Mirva Johnson grew up in Virginia where she spoke both Finnish and English at home with her family. Her mother is from Finland and her father’s parents emigrated from Finland, so Mirva also visited family in Finland regularly.
Her life experience fueled her trajectory in college, and when she applied to graduate school for linguistics, she learned the University of Wisconsin-Madison has an entire field devoted to Scandinavian Studies.
Not wasting another moment, she pursued a path that would capitalize on her language skills; she decided to learn Swedish (she was familiar with it since some Finnish relatives speak Swedish) and considers it one of the best decisions she’s made.

“I’ve really enjoyed learning the language and it has helped broaden my own knowledge of Scandinavia,” Mirva said. And as a graduate student she has already begun teaching Finnish as well as Swedish. “I enjoy teaching language just as much as I enjoy learning about language.”
In an assignment for her Scandinavian American Folklore class, Mirva had to participate in some aspect of Nordic-American folklife, so she chose to bake pulla (a Finnish coffee bread) based on a recipe she received while doing fieldwork in northern Wisconsin. Pulla was something her grandmother often made, and as a little girl Mirva was allowed to help in some small ways, like in the braiding and with the egg wash.
But she had never made bread dough from scratch. She was determined to try, but her attempts didn’t turn out quite right. Not long after that Mirva suffered a concussion and the doctor ordered her to rest. Never one to sit idly, she was very frustrated because she couldn’t do much of anything she enjoyed.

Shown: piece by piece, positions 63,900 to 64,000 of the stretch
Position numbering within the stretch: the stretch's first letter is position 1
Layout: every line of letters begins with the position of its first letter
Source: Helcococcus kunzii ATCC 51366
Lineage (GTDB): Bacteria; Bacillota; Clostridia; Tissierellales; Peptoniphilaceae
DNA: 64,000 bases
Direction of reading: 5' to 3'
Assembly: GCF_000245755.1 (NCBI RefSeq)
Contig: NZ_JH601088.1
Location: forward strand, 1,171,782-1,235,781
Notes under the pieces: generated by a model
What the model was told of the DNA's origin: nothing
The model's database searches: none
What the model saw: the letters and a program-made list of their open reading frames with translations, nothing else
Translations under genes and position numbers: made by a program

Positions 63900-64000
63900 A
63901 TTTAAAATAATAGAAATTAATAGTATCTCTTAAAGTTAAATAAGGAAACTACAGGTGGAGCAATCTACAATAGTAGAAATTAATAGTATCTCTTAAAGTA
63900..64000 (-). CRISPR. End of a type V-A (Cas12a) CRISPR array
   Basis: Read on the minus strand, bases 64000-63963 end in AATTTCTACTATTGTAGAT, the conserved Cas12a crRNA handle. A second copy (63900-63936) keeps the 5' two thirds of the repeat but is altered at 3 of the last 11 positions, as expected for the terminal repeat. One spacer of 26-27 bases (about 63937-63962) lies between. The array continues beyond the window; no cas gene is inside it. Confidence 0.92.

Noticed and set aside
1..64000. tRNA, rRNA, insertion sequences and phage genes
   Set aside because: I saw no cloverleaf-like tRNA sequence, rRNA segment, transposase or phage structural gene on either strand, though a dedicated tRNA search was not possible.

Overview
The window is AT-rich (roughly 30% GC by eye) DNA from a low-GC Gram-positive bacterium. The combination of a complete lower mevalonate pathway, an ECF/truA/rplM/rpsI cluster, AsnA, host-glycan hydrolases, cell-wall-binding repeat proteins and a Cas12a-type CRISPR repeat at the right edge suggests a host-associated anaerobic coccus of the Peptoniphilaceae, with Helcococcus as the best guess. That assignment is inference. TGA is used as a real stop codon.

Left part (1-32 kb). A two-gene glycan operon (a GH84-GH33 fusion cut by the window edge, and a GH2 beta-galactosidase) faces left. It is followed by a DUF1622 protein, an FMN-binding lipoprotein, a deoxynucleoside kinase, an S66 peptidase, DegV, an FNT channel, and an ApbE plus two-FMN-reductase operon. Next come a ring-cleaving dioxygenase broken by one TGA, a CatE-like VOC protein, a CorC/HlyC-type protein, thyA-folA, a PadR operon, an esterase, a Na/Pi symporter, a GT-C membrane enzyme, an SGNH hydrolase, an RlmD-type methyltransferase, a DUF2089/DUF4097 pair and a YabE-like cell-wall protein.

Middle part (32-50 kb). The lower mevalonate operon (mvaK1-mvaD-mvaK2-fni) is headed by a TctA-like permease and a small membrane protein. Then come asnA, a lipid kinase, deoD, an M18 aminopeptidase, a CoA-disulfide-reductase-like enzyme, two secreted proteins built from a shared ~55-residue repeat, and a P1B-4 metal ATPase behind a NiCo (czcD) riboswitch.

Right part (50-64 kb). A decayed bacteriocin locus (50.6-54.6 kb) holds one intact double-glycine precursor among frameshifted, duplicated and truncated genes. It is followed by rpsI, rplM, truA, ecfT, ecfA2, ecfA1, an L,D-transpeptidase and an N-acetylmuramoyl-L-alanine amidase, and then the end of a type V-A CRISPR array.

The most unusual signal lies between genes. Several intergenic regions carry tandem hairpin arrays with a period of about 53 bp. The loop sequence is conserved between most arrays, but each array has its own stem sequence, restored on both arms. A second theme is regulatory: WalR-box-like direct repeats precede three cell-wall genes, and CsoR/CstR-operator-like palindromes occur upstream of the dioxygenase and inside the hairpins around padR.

Except bake. Turns out baking was something she could do without triggering her concussion symptoms – she could read recipes from a cookbook rather than a screen and very little stressful concentration was required — and so it became an outlet for a lot of her energy during her recovery.
At first, she just baked cookies and scones, but then she decided to give the pulla another try. “I asked my mother for my grandmother’s recipe and baked it using a combination of the recipe and my memories from when my grandma made it. It turned out pretty well!”

Mirva also made pepparkakor from a Finnish recipe — she has a photocopy from her mother’s old cookbook and translated the amounts for different ingredients. Since she had the time, she tried a couple different batches and eventually got the balance right.
Mirva realized the day she could finally return to her Swedish students was the last day of class, Dec. 13, Luciadagen. Long before her concussion she knew she wanted to have a special fika with her class on that day, so she decided this was perfect timing to try making lussekatter. She was ready. She decided to use an American recipe she found online because converting measurements isn’t always easy and it’s tricky to find some ingredients here in the states — kvarg, vaniljsocker, pärlsocker. And she aced it the first time.

Most of her students may not have known how lucky they were, but a few knew how special it was to have fresh, perfect lussekatter on Lucia Day.
Next up for Mirva is more Swedish baking: prinsesstårta (it’s been on her mind since she tasted it in Uppsala last summer) and kanelbullar. “Now that I feel a bit more confident in my bread baking skills they’re next on my list. Those and vaniljbullar.”